{{announcement.body}}
{{announcement.title}}

How to Hire an IT Dream Team: An Interview Guide for IT Specialists

DZone 's Guide to

How to Hire an IT Dream Team: An Interview Guide for IT Specialists

Follow this guide to hire a dream development team.

· Agile Zone ·
Free Resource

dream team

Skilled Team Player

Obviously, each employee can have many qualities. But their most important qualities should be: professional skills and ability to work with others.

Evaluating Skills

It's very known misconception to give to all interviewees the same specific task and then make a conclusion about all their other skills. One individual could be strong in algorithms and OOP, and another candidate could be more well versed in industrial development or databases. The purpose of the interview is to create a clear picture of potential employee's experience.

Experience Map

The following is a good way to create full picture of  interviewees experience:

  • Prepare the list of potentially used technologies.
  • Create corresponding questions for each technology (easy/medium/complex).
  • Ask complex questions first. If they cannot answer the question, proceed to less complex questions.
  • Switch to another category if a correct answer has been given.

For example a backend developer that has to:

  • Implement backend features (Java as an example)
  • Write database queries (SQL as example).
  • Make a continuous integration pipeline and support a prod issue (Linux bash, Docker as example)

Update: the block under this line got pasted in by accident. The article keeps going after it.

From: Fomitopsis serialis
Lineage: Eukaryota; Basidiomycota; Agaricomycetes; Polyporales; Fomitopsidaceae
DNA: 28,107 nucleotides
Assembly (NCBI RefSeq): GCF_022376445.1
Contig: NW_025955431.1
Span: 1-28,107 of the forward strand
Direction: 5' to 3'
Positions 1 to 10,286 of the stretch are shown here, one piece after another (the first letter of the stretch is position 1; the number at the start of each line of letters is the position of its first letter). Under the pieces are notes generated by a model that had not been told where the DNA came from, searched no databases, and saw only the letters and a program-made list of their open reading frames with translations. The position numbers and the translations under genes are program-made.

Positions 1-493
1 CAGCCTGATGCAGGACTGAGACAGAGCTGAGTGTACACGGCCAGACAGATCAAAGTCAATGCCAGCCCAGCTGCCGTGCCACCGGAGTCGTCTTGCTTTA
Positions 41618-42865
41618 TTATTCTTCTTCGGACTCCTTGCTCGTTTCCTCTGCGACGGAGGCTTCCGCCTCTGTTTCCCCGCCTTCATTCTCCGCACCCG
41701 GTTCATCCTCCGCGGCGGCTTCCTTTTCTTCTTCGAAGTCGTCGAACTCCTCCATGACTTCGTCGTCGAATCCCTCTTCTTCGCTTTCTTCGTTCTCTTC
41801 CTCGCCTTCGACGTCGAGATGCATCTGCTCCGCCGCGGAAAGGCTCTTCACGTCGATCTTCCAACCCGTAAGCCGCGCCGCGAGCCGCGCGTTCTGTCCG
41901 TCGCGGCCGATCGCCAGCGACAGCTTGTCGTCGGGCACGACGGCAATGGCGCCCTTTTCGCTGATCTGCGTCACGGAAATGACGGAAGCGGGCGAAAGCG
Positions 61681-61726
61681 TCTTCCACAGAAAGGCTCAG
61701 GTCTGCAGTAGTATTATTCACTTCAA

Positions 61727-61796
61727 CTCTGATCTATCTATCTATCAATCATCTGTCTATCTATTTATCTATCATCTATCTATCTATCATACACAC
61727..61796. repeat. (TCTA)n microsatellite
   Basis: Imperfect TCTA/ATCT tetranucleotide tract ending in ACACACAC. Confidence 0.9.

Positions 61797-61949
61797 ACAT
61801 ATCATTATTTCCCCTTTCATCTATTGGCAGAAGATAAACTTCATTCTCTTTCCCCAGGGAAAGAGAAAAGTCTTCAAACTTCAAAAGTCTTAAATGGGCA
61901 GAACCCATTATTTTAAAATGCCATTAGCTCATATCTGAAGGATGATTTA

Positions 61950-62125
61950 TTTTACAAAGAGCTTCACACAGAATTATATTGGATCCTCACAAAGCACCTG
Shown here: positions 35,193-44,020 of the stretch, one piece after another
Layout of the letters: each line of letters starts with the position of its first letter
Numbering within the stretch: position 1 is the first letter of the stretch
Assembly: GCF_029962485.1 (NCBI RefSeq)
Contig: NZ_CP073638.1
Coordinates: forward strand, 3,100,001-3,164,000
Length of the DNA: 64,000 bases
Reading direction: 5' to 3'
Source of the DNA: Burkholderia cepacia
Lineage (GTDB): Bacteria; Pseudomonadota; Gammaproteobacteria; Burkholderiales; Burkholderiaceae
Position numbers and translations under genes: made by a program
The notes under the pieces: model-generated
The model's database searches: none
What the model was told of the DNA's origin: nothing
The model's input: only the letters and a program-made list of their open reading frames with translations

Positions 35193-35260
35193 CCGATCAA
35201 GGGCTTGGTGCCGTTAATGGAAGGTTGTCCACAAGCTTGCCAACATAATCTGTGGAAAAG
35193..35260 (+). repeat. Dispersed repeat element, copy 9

would look like this:


Green color means that the interviewee answered the question correctly, but all question on the right side had been failed (more complex questions).

What the Map Says

With a sufficient number of question, you can easily evaluate an interviewee's experience. In the provided example we can find that:

  • Interviewee has deep database technologies but has average practical experience.
  • They can do good backend development, but they seem to be weaker with their algorithmic background.
  • They clearly have been doing a lot of scripting but have not created pipelines with Jenkins.

Cooperation Always Wins

Teams composed of relatively specialists with established cooperation is much stronger than a group of arrogant, highly skilled specialists. Friendly atmosphere and freedom of speech is a high marker of productivity. If you ignore an individual's toxic behavior, then sooner or later, the team will face many consequences like: low productivity, offended participants (it's just a form of revenge)/voluntary layoffs, and/or frequent conflicts.

Filtering Narcissus 

It's often difficult to recognize toxic personalities during the first interview. But with time, such a person will show their real face (especially after promotions). Signs of a toxic personality include:

  • Is too picky during code review and will excessively comment on the smallest of defects.
  • Always insist on their opinion being the correct one (and overreacting if his decision is being disputed).
  • Passive aggressive behavior. 
  • Telling others how they have to do things.

This list can be continued, but the only important thing to note here is that these individuals can be a real detriment to the health of a team and those within it. In a worse case, in which all other steps have been exhausted, it's better to distance them from the team. 

Look for Specialist With Skills You Need. Forget About Artificial Assessments or Questions. 

Many companies think that if you can remember and reproduce some academic algorithm, then you can be recognized as senior developer. But, practically, most of seniors who do enterprise development on a daily basis often don't don't remember their university studies:


Topics:
hire, interview, it, management

Opinions expressed by DZone contributors are their own.

{{ parent.title || parent.header.title}}

{{ parent.tldr }}

{{ parent.urlSource.name }}